It was leadership author John Maxwell who said, “Leadership is really more art than science."
And he's right. A leader must be both visionary and pragmatic, good with the numbers, a masterful communicator, and a champion of boosting morale.
But there's one timeless principle when it comes to leadership, and it is focus.
While a leader's responsibilities are many, some things require complete focus. Even Theodore Roosevelt knew this. On the last of several interruptions by his mischievous daughter Alice, Roosevelt commented to a friend:
“I can do one of two things. I can be President of the United States or I can attend to Alice. I cannot possibly do both."
This is the all-too-real dichotomy of a leader. They must prioritize in the moment, and some things will inevitably win out over others.
Multitasking is a common mistake of leaders. They get buried in the details of events, instantaneous demands of other departments, and forget to focus on what's out ahead of them. They neglect perhaps the most important leadership skill of all: good delegation.
More than meets the eye
Delegation is not a buzzword, but a necessity in the modern era of leadership. Without delegation, it is impossible for teams and companies to achieve ambitious goals. But it's more than meets the eye. It's not just a division of labor for efficiency, it's instilling trust in your people, and in turn, raising up future leaders.
Maxwell, again, has advice on this:
“If you want to do a few small things right, do them yourself. If you want to do great things and make a big impact, learn to delegate."
Leaders who don't delegate fall behind. They start missing deadlines on important projects, grow frustrated with marginal details and begin losing sight of what they set out to do.
Here's how the pros delegate to other team members so that they can achieve more mission-critical tasks.
"If you want to do great things and make a big impact, learn to delegate." - John Maxwell
If you're just getting warmed up on the process of delegation, don't choose an overwhelming or complicated project as your first shot. Go at this in bite-sized pieces. Don't assign the most important project on your plate right off the bat! Not all tasks are the right ones to give to another person. Ensure you provide enough examples and make time for questions so that the person who is doing the project has every reason to succeed. Don't be surprised if you wish you had done this a long time ago.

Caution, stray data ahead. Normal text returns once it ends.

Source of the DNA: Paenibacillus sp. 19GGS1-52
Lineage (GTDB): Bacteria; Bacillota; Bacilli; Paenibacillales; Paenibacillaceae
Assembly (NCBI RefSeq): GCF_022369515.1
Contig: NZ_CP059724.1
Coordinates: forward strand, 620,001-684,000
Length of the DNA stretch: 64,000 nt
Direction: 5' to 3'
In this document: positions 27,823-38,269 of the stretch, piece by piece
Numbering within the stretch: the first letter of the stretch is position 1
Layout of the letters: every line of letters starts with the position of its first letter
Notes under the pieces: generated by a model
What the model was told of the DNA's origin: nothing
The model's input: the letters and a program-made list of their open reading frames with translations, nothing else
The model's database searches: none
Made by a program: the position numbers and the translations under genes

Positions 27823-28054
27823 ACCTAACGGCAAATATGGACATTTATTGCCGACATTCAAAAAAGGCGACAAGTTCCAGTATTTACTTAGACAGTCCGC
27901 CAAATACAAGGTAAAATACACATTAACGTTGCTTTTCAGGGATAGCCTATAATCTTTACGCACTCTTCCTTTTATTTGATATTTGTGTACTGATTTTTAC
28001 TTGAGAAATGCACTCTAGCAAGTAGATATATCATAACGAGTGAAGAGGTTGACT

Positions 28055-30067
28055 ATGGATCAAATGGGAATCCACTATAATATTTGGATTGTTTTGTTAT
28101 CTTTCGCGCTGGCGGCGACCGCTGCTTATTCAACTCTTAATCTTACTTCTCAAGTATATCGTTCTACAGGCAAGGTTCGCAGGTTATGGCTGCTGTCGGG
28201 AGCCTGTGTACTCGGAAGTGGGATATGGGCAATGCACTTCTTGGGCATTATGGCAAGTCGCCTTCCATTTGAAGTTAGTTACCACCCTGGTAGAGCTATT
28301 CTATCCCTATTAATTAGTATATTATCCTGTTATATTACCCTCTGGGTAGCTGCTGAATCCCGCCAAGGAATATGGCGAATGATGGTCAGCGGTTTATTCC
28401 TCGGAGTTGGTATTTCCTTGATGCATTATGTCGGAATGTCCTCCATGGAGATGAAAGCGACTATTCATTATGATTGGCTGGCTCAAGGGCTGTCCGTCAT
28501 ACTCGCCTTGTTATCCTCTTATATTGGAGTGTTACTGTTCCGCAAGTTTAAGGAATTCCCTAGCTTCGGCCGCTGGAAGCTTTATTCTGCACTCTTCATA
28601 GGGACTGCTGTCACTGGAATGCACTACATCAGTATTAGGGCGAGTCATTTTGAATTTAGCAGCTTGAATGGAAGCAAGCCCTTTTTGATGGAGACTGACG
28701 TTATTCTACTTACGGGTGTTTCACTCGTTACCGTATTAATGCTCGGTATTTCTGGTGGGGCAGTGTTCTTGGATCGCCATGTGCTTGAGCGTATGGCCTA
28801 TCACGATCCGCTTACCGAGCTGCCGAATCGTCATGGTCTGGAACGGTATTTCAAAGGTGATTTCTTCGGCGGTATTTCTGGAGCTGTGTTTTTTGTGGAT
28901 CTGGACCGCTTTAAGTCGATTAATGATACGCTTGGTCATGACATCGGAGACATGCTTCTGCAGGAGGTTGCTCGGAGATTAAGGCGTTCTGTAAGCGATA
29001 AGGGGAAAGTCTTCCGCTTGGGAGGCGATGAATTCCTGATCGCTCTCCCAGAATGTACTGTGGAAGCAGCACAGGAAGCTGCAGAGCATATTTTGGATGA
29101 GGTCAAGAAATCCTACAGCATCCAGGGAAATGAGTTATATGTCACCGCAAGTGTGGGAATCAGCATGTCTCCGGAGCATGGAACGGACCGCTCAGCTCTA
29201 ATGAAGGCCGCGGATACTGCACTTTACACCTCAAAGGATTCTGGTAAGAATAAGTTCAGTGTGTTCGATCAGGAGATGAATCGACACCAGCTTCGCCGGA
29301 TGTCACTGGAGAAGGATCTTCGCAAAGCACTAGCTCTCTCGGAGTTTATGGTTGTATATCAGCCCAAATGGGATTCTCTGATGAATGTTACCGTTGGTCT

Outline expectations and keep communication lines open
There's nothing worse than getting handed a project with unclear parameters and vague directions, because it never ends up pleasing management. Before you take the time to hand off a project to someone else, clarify the goal and how to succeed. Do this with bullet points, example templates, a resource library, or anything that will give your team member a starting point. Without clear expectations, delegation has no chance of producing what you want. Be specific and provide a measurable way to get from A to B, and then step back.
Trust who you appoint
This is very important. There is such a thing as the right person for the right task; however, if the person given the assignment feels stifled, it will not be successful. Make sure you check in once in awhile on progress but above all, ensure that the project owner knows you have confidence in his or her ability to do a good job. Give them the reigns and be enthusiastic about seeing what they can do. Putting in this extra effort ensures they know you are genuine and serious about their input. Know that while someone may not approach a problem how you might do it, you might learn a creative new solution you would have never learned otherwise.
Feedback > Micromanaging
Part of being a good manager is knowing when to intervene and when to step aside. This comes more natural as you get used to how people work. Give the project some time in the hands of someone else and be there for feedback. Resist the urge to "hover" early on and be as flexible as possible. Act more as a resource than a task manager and ensure you don't get too "in the weeds" of the particulars until its time to review. However, be mindful of timelines and schedule feedback sessions so that changes can be made in real-time instead of weeks later, when they feel less relevant.
Don't just delegate menial tasks
Make no mistake, sometimes the grunt work has to be done to move on to higher-level tasks. However, this is a big one to understand. The value you place on the tasks you delegate has a direct correlation to employee's enthusiasm about the project. Give them a variety of projects with a range of responsibilities, but remember this one thing: make sure they grasp its importance in the grand scheme of things. Effort that is recognized and appreciated makes a difference, even with less than desirable projects. If someone feels like what they are doing doesn't matter, they will assume a very low level of ownership in the work. Give people a chance to take a crack at some really big problems and be willing to do anything you assign to someone else. A little trust, a lot of communication, and adequate planning goes a long way in empowering your team to achieve its goals!
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